The MOVEit Hack Affected BBC, British Airways, and Boots
Clop Ransomware, Allegedly Behind the Attack.
British Airways, Boots, and the British Broadcasting Corporation (BBC) all confirmed that tens of thousands of employees’ personal data was exposed due to a widespread breach that affected a popular file transfer tool.
It seems Zellis, a payroll provider company that BA, BBC, and Boots share, was the victim of a data breach. Canada’s Nova Scotia provincial government was also impacted.
Separate statements from Zellis and the Nova Scotia government confirmed that the organizations’ respective use of the MOVEit file transfer software resulted in the disclosure of sensitive information.
MOVEit Transfer is a managed file transfer that is used by organizations to securely transfer files via SFTP, SCP, and HTTP-based uploads.
British Airways, said it had informed affected workers and was offering assistance. Boots also reported that some of its employees’ private information had been compromised in the attack. The BBC has stated it is assisting Zellis “as they urgently investigate the extent of the breach.”, as per Reuters.
Last week, Progress Software – the company that owns the MOVEit file transfer tool disclosed a vulnerability that could have allowed hackers to intercept data being exchanged through the program, causing widespread concern in the security industry. The vulnerability is dubbed as CVE-2023-34362.
The SQL injection vulnerability could be exploited by an unauthenticated attacker to access the MOVEit Transfer database and steal sensitive information.
SQL injection vulnerability has been found in the MOVEit Transfer web application that could allow an un-authenticated attacker to gain unauthorized access to MOVEit Transfer’s database. (…) Depending on the database engine being used (MySQL, Microsoft SQL Server, or Azure SQL), an attacker may be able to infer information about the structure and contents of the database in addition to executing SQL statements that alter or delete database elements.
The vulnerability affects all MOVEit Transfer versions; the cloud version is unaffected. The company has published Indicators of Compromise (IoCs) for this attack and encourages customers who see any of the indicators to inform the company’s security and IT teams immediately.
On Monday, MOVEit released a statement saying it had patched the exploited vulnerability and was collaborating with experts to investigate the matter and ensure they take all appropriate response measures.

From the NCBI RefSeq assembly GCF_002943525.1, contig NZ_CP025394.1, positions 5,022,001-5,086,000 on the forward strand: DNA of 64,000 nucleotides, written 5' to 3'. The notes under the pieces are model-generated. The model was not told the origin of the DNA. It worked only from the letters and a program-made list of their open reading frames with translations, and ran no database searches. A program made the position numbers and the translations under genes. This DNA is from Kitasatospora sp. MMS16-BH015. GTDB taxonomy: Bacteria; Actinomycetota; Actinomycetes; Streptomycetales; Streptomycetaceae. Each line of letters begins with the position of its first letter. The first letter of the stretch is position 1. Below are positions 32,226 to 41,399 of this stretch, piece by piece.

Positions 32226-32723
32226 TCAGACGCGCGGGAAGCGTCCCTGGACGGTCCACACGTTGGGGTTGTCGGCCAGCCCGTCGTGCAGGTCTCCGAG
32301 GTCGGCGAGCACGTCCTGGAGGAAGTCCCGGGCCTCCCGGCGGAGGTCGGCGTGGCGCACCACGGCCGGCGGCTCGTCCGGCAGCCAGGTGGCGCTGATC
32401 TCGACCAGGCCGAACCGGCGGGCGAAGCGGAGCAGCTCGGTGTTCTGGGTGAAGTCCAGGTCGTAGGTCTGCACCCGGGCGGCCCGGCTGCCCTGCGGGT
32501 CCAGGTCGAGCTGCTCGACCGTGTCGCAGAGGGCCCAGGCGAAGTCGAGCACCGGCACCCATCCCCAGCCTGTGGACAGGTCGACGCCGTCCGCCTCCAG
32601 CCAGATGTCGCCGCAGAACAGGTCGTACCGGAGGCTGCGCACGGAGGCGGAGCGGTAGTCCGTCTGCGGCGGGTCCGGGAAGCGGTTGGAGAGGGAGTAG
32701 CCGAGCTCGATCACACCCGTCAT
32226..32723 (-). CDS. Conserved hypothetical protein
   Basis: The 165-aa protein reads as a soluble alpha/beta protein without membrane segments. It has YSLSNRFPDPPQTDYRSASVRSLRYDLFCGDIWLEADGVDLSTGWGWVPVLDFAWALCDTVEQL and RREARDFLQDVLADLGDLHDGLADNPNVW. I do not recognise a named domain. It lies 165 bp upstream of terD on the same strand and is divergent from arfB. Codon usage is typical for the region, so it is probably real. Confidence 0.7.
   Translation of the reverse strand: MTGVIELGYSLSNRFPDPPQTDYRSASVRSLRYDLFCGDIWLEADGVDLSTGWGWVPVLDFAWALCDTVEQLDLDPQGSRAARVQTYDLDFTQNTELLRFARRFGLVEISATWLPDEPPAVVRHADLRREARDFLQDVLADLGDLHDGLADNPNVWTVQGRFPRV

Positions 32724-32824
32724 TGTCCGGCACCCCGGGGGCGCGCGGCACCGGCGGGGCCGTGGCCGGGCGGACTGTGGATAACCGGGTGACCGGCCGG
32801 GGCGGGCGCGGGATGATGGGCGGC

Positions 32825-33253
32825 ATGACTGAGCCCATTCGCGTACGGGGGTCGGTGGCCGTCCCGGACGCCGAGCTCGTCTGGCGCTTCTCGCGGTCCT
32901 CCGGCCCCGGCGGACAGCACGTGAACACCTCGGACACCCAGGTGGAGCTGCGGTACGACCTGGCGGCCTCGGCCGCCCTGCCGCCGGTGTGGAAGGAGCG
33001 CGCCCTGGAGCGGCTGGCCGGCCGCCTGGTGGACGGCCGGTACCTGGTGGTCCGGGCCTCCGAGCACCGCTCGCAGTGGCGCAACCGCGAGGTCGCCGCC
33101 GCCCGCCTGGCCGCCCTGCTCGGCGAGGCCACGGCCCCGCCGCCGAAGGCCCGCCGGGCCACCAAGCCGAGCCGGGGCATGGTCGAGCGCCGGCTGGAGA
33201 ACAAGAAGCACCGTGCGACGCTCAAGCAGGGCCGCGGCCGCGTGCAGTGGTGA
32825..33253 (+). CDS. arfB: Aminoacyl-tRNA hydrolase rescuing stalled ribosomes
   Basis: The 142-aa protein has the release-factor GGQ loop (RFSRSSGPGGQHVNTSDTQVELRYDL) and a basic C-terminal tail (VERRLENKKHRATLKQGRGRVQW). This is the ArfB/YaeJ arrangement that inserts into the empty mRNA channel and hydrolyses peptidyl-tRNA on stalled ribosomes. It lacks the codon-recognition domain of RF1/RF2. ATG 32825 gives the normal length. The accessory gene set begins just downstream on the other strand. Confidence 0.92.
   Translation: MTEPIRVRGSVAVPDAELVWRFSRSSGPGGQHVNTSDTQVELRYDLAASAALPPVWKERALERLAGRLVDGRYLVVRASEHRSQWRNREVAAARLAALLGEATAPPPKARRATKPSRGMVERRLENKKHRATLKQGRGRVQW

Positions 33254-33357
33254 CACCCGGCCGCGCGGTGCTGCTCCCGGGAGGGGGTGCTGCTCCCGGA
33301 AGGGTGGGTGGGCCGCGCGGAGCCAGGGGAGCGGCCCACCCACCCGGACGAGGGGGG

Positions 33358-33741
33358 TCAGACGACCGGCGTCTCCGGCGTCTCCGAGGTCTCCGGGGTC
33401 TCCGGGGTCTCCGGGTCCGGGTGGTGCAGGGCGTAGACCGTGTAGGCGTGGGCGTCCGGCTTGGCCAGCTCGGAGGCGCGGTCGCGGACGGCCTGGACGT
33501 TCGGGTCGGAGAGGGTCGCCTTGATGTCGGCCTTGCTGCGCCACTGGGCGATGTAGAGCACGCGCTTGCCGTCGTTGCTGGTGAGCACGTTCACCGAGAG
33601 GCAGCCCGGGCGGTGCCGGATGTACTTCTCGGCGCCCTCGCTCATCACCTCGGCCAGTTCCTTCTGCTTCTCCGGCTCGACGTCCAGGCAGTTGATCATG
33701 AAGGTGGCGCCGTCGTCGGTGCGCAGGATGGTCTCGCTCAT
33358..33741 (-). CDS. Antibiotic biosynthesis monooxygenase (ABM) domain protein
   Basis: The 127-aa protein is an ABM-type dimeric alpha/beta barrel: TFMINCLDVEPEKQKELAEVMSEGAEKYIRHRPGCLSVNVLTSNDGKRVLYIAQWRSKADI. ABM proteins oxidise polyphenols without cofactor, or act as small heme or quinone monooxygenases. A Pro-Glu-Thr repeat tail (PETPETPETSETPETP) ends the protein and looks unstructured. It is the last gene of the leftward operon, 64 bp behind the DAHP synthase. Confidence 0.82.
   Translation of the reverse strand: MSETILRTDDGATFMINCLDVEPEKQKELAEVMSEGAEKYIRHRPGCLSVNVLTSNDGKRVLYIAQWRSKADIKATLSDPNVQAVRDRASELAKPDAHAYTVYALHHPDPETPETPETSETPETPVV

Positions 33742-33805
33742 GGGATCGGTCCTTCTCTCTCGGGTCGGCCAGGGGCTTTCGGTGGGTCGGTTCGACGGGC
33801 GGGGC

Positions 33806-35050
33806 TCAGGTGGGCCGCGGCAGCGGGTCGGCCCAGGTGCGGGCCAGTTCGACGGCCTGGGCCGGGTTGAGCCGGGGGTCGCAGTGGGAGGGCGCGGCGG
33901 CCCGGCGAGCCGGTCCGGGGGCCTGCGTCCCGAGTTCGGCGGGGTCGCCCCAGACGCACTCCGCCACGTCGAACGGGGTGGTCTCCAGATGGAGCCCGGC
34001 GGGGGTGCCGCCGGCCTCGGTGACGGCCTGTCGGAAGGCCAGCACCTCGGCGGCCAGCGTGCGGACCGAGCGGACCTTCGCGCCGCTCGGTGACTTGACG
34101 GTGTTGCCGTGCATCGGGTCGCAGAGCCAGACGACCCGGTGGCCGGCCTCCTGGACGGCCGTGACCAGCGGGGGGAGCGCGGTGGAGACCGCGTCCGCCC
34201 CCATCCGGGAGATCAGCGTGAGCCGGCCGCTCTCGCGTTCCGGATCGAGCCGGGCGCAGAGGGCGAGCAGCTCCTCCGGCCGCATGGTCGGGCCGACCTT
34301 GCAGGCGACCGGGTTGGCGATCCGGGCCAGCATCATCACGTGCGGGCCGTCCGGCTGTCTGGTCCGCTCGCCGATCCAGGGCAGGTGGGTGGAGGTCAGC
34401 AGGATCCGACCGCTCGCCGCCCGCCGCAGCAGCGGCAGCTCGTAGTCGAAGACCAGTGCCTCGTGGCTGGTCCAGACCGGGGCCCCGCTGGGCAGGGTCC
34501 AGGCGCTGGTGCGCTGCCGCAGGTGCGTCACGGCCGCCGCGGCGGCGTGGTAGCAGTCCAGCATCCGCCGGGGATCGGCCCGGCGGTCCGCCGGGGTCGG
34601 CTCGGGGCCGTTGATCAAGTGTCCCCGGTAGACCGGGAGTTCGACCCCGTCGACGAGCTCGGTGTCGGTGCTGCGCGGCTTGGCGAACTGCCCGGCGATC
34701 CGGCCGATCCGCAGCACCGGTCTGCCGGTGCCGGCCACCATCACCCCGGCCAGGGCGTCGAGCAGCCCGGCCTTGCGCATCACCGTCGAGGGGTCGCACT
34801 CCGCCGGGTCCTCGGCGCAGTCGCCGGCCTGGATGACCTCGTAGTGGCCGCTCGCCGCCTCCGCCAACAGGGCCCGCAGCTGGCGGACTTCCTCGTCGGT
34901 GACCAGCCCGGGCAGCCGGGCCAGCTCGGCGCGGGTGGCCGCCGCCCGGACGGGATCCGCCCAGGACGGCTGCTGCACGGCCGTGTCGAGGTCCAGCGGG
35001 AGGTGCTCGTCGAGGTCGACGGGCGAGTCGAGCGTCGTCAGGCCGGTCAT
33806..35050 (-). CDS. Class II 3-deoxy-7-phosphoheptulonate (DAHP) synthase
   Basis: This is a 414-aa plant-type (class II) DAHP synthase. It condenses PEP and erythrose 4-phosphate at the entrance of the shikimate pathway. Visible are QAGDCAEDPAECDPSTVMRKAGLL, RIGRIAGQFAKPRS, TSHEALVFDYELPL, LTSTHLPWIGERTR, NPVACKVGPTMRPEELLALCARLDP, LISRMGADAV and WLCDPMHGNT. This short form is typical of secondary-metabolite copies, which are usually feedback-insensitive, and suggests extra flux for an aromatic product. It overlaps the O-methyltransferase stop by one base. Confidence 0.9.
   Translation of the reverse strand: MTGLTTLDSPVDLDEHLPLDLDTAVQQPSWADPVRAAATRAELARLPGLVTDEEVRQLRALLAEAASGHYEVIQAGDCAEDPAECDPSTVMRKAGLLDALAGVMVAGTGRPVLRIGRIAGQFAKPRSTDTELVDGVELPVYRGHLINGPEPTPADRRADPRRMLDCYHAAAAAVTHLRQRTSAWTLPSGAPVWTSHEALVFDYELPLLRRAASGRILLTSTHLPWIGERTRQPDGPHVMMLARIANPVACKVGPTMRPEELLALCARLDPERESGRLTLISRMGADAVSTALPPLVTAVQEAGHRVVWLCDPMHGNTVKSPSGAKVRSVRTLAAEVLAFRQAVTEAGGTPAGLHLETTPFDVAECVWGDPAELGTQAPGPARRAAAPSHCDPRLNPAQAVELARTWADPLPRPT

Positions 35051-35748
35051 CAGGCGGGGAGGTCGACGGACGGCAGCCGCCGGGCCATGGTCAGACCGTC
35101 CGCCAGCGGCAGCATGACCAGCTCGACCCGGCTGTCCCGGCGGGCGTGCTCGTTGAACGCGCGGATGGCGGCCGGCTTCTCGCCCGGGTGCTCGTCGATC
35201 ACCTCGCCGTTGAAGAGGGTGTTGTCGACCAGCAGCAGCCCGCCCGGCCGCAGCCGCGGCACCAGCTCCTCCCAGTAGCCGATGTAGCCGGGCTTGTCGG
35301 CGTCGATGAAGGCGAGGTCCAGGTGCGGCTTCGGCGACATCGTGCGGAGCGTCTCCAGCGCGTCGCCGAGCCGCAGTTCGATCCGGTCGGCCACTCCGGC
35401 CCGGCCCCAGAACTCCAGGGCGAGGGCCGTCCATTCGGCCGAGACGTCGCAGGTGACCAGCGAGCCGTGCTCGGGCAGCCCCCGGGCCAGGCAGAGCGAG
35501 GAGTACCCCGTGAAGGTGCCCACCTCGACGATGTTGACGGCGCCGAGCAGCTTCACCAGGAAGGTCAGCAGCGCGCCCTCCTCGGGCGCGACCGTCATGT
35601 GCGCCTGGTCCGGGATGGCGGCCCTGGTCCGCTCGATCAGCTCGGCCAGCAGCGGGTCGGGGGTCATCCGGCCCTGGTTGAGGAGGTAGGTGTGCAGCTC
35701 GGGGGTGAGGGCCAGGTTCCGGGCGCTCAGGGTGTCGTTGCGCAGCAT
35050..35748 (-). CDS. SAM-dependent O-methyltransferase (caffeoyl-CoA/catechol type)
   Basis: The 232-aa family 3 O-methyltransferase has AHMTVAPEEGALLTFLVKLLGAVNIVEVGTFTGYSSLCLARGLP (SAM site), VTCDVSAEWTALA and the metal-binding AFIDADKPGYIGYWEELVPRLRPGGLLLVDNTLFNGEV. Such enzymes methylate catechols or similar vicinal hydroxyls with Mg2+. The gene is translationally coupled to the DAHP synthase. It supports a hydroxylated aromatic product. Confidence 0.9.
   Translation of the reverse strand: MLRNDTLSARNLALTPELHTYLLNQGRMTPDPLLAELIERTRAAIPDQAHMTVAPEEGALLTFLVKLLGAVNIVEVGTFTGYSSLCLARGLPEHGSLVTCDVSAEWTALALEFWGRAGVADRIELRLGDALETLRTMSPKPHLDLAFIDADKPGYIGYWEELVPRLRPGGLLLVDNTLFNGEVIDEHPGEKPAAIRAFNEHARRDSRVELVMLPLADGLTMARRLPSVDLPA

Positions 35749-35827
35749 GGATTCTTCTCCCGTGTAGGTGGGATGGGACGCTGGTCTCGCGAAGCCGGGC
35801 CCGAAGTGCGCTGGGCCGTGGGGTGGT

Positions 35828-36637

Multiple security researchers have reported seeing this flaw being actively used by malicious actors, as per Security Affairs.
- Researchers at GreyNoise have noticed scanning activity for the /human.aspx login page of MOVEit Transfer as far back as March 3rd, 2023, so they advise Progress customers to look over suspicious activity logs from the last 90 days.
- Rapid7 experts had also discovered approximately 2,500 instances of MOVEit Transfer that were publicly accessible on the internet, with the majority of them located in the United States: “Our teams have so far observed the same webshell name in multiple customer environments, which may indicate automated exploitation.”
Who Is Behind the Attack?
According to the company’s Threat Intelligence team, the Lace Tempest group has previously exploited similar vulnerabilities to steal data from organizations around the world and extort them for ransom.
Microsoft researchers confirmed that the attackers used the vulnerability to deploy a web shell capable of data exfiltration. To exfiltrate files, threat actors use CVE-2023-34362 to authenticate as a user with the highest privileges.
The “cl0p team” confirmed responsibility for the breaches in an email to Reuters, saying “it was our attack” and that victims who refused to pay would be named on its website. A request for more information was not immediately responded to by the group.
All businesses that may be affected by the CVE-2023-34362 vulnerability are urged to apply security patches and follow the vendor’s mitigation recommendations.
According to CISA’s updated list of known exploited vulnerabilities, federal agencies in the United States have until June 23 to fix the security flaw in the Progress MOVEit Transfer managed file transfer (MFT) solution.